Editors'note: For details of Ottley's life, see earlier story, "Earle B. Ottley dead at 78."

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As word spread of the death Thursday of Earle B. Ottley, words of praise and sadness came forth from near and far.
In ordering the flags in the Virgin Islands to be flown at half-staff until after the funeral, Gov. Charles W. Turnbull compared Ottley with "such giants of the Caribbean as Eric Williams of Trinidad and Tobago, Robert L. Bradshaw of St. Kitts-Nevis, Vere C. Bird of Antigua and Barbuda, Norman Manley and Alexander Bustamante of Jamaica and our own D. Hamliton Jackson and Rothschild Francis.
"The Unity Party, which Ottley founded in the 1950s, was instrumental in the 1960s remaking and reorientation of the present Democratic Party of the Virgin Islands.
Beginning with the 1950s no one individual did more to advance the political evolution of the Virgin Islands," Turnbull said.
Former Sen. David Puritz, now living in Florida, who served in the Legislature for 14 years — 10 during Ottley's tenure -- e-mailed his condolences to St. Thomas Source saying, "Earle B, as we affectionately called him, was my mentor and very personal friend. It is with deepest respect and sadness that I read of his passing. To Mrs. Alma Ottley and his family, may we express our deepest sympathies and heartfelt sadness."
John deJongh, president of the St. Thomas-St. John Chamber of Commerce, expressed his sorrow both as an official of the chamber and as a personal friend.
"Earle Ottley represented to many people what they expect and desire in their political leaders, a person of passion for the job of helping others, the intellect to articulate a vision of what the Virgin Islands could be and desire to bring people together to achieve his dreams.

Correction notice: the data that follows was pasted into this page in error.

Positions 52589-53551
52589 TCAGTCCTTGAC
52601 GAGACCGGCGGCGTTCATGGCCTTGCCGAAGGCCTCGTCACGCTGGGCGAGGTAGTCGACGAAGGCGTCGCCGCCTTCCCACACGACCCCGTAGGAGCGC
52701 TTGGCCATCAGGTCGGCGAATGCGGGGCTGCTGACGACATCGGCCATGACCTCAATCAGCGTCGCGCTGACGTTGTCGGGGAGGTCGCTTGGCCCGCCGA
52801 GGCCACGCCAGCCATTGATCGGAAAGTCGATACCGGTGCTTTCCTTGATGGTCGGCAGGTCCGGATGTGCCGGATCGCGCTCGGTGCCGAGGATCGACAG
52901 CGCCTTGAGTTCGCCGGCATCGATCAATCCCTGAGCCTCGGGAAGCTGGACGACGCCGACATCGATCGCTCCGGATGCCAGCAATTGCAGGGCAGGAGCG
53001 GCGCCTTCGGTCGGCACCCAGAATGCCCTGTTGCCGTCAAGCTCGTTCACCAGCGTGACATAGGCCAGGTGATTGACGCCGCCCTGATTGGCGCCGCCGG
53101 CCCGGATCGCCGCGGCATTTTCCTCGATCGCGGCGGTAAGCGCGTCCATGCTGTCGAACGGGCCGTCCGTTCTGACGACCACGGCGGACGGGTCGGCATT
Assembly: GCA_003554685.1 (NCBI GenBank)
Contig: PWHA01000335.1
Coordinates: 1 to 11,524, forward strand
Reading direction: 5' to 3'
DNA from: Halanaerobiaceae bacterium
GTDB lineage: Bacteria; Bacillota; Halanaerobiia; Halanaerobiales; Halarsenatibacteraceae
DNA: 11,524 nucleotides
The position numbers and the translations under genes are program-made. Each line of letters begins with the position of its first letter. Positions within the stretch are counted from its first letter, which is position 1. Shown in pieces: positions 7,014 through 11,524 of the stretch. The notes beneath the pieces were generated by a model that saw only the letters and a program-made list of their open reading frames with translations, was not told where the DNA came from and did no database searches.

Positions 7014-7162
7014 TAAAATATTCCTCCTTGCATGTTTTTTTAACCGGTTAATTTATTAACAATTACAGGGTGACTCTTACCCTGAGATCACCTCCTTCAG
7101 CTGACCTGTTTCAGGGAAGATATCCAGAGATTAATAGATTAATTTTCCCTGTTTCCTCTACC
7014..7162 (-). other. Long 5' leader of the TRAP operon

"While Earle may not be thought of as a businessman, he, in fact, owned several businesses and understood the weave of politics, business and government, and it gave many people in the business community comfort to know of his involvement in certain programs and initiatives.
"On a personal level, Earle is the person who approached me about participating in government as commissioner of Finance and helped me understand the relationships between good governing, business and politics."
James A. O'Bryan Jr., state chair of the Democratic Party, said, "As we close this century by witnessing the passing of this human rights crusader, we reflect with admiration and gratitude on the significant role he played in shaping the political and social development of the Virgin Islands that he loved. There is great irony that the party that he masterminded and served so long and well will meet in retreat this weekend to contemplate its future and define its purpose during the next century."
Lt. Gov. Gerard Luz James II recalled when his Uncle Randall "Doc" James was running for the Senate, "It was Sen. Ottley who persuaded the people on St. Thomas to swing their votes in favor of" James.
The lieutenant governor said there had not been an election in the Virgin Islands in which Ottley did not play a role.
He went on to note Ottley's influence in shaping the Virgin Islands economically and politically.
"Earle B. Ottley's efforts to improve the living conditions of thousands of working men and women will be remembered for generations."
Sen. Roosevelt David noted that Ottley always championed the cause of the "little man" —- especially in the areas of labor and home ownership.
"Because of his aggressive manner, he earned many admirers and just as many detractors," but David said, Ottley had the ability to bring everyone to the table to reach consensus on important issues.
"The one thing that everyone would agree upon was that he was the best of the very best."
Editors'note: For details of Ottley's life, see earlier story, "Earle B. Ottley dead at 78."